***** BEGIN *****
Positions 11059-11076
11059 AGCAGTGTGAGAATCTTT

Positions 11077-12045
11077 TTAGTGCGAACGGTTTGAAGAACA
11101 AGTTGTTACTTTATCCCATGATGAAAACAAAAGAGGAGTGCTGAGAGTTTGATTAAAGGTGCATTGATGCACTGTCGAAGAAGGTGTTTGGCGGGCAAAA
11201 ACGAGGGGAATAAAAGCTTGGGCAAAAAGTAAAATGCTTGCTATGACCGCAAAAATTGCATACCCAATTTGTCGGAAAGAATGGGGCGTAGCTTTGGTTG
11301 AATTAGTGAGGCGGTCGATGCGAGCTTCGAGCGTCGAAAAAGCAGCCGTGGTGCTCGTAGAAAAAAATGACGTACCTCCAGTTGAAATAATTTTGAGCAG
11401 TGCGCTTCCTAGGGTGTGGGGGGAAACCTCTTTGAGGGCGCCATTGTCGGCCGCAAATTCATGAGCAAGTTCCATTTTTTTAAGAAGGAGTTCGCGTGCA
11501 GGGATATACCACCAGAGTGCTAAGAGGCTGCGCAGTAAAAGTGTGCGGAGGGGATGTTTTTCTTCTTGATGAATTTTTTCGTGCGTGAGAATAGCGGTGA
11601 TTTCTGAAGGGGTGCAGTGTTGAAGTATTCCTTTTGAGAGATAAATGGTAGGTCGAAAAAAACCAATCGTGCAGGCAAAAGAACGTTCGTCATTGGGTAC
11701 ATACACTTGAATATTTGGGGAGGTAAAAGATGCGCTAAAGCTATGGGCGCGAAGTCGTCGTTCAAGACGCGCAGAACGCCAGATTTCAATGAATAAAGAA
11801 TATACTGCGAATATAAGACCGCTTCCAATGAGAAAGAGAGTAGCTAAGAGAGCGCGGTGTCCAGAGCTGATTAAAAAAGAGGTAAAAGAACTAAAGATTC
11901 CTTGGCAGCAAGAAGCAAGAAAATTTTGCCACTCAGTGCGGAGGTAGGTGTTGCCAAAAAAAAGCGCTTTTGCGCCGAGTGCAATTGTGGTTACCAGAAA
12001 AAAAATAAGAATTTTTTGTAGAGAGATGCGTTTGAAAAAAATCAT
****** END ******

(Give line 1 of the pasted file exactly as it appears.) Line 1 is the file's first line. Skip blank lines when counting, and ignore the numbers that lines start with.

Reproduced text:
Positions 11059-11076